The latest California Crop Weather report from the National Agricultural Statistics Service’s Sacramento, Calif., Field Office:
A strong cold front entered California on Monday (April 26). The late-season storm brought rain to the valley and snow to the mountains.
One to 2 inches of rain fell in the Central Valley. Two to 3 feet of snow fell above the 5,000 feet level in the mountains. The main energy of the cold front remained north of Pismo Beach on Monday and Tuesday. Southern California remained dry with daytime highs in the 70s and 60s.
By Wednesday, rain spread over most of the Golden State. Southern California received less than .25 inches of rain. High pressure began building over the state Thursday.
The weekend was California Golden with mostly clear skies with highs in the 70s to lower 80s in the Central Valley. High temperatures in the mountains were in the 60s and 50s.
Planting for rice, corn, and cotton crops was in full-swing. Cotton planting was nearly complete.
In wet areas, warm and dry conditions aided the dry down of the first cutting of alfalfa. Producers in drier areas started the second cutting.
Intermittent periods of wet weather and windy conditions caused some lodging of small grains. No significant damage was reported.
Continued cool weather mid-week slowed the maturity of barley, safflower, oats, and wheat. Chemical applications were applied to suppress disease and insect outbreaks.
The picking of Valencia oranges and lemons continued normally as the Navel orange and tangerine harvests slowed.
The citrus bloom was ongoing as cool weather extended the duration. Preparations continued for the upcoming cherry harvest, while there were concerns about the impact of recent inclement weather on the crop.
Herbicide applications were ongoing in prune orchards. Wet weather slowed the maturity of early apricot and nectarine varieties in the San Joaquin Valley (SJV).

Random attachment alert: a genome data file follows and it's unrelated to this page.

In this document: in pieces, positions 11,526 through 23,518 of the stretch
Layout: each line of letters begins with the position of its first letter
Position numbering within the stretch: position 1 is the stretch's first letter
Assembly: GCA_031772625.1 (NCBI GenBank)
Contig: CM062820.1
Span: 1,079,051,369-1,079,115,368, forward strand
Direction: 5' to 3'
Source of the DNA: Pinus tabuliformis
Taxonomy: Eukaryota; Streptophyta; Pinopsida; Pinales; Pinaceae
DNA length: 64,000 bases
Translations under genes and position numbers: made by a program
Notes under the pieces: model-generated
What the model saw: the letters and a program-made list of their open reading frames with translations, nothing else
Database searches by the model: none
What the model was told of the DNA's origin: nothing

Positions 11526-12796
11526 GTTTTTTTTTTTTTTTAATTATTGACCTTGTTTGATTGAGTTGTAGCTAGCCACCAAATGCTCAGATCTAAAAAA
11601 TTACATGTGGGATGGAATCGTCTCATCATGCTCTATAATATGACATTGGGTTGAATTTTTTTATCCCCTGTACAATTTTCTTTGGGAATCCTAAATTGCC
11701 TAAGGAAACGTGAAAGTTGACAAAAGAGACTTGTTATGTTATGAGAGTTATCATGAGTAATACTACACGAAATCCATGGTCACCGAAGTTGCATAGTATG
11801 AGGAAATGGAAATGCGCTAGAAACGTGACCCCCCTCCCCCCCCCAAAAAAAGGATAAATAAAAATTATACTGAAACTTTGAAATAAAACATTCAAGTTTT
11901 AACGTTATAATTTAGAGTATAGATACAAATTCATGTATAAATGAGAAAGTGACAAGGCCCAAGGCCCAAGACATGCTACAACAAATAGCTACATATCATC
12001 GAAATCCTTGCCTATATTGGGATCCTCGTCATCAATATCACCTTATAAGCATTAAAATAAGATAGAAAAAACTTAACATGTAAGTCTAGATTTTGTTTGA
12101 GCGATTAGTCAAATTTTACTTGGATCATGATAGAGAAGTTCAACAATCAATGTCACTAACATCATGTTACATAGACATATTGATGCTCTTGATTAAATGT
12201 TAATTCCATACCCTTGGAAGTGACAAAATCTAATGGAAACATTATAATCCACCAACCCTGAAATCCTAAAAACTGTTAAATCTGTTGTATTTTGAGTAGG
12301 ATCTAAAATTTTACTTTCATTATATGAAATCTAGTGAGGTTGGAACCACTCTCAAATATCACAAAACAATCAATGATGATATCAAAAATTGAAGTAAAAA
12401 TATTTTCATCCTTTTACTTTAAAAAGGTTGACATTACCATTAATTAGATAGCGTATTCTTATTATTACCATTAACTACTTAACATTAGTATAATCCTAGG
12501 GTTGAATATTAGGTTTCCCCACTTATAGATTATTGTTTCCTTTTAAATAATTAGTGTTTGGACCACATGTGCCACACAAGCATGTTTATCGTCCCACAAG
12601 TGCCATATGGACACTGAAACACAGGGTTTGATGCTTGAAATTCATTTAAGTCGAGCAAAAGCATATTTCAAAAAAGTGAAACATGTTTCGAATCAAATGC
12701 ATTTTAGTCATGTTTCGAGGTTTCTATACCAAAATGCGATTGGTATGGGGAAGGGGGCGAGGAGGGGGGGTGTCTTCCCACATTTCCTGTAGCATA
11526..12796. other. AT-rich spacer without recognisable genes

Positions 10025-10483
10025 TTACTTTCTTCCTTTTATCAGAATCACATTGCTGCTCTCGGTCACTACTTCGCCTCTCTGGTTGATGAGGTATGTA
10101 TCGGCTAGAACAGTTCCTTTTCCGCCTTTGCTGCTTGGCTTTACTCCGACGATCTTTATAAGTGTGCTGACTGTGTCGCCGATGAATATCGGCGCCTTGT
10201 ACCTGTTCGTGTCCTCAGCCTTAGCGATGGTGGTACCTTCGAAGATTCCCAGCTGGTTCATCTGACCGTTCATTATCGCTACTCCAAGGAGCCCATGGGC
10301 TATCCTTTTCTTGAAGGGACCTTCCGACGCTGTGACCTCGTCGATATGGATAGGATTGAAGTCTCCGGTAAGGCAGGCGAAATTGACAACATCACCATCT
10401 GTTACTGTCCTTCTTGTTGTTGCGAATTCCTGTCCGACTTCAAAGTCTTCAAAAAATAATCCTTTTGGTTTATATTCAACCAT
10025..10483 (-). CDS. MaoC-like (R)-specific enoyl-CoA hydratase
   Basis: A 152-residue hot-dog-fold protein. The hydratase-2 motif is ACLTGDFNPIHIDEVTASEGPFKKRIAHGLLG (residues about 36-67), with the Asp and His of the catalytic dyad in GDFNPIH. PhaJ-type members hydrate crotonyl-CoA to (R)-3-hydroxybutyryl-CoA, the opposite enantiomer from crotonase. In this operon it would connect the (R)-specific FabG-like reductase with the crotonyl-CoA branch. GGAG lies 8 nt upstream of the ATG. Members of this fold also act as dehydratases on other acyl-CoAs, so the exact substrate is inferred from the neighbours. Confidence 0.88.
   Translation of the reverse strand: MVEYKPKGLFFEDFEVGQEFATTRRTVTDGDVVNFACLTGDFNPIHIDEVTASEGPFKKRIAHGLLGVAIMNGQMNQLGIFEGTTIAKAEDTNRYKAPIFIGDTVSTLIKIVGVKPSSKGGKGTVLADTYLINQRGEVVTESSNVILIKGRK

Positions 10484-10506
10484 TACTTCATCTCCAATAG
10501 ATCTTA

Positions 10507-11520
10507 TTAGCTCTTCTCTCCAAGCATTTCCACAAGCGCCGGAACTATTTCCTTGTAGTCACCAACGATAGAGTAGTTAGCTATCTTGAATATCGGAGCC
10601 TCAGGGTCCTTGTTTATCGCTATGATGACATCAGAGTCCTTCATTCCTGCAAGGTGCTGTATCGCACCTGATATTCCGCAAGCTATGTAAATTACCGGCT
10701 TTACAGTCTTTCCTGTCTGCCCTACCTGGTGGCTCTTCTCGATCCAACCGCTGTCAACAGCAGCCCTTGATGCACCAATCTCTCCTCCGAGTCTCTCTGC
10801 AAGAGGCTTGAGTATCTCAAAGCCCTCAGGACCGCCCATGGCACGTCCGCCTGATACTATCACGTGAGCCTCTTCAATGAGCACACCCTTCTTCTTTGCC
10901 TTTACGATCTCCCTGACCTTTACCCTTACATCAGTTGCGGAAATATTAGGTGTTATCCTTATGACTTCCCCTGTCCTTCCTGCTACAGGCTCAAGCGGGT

Fungicide and fertilizer applications along with irrigation continued in grape vineyards in the Central Valley. Grapevine growth slowed in Central Coast vineyards due to cooler temperatures. Some vineyards were sprayed for European grapevine moth.
The early strawberry harvest continued normally in the SJV. Normal ground maintenance was ongoing in orchards and vineyards, which included thinning to increase light exposure and fertilizer applications.
Ongoing cool and wet weather complicated spray scheduling in almond orchards as insect development was subdued. There were reports of leaffooted bugs in the southern SJV, but damage was minimal.
Walnut blight applications were ongoing as the walnut bloom continued. Irrigation continued in pistachio orchards while blooming increased.
Carrots, lettuce, processing tomatoes, asparagus, and organic vegetables grew well in Kern County. Fieldwork continued in Sutter County and included pre-plant herbicide treatments and ground preparation.
In San Joaquin County, the asparagus crop was cut. Tulare County’s early planted melons began to emerge. Fields were prepared for future plantings of summer vegetables. The development of the early squash crop was affected by cooler temperatures.
Imperial County’s sweet corn harvest was ongoing. The onion harvest began, but cantaloupe and watermelon fields were about a month away with good quality being reported.
In Fresno County, onions were treated with fungicides to combat downy mildew. Carrots were cultivated and treated with herbicides.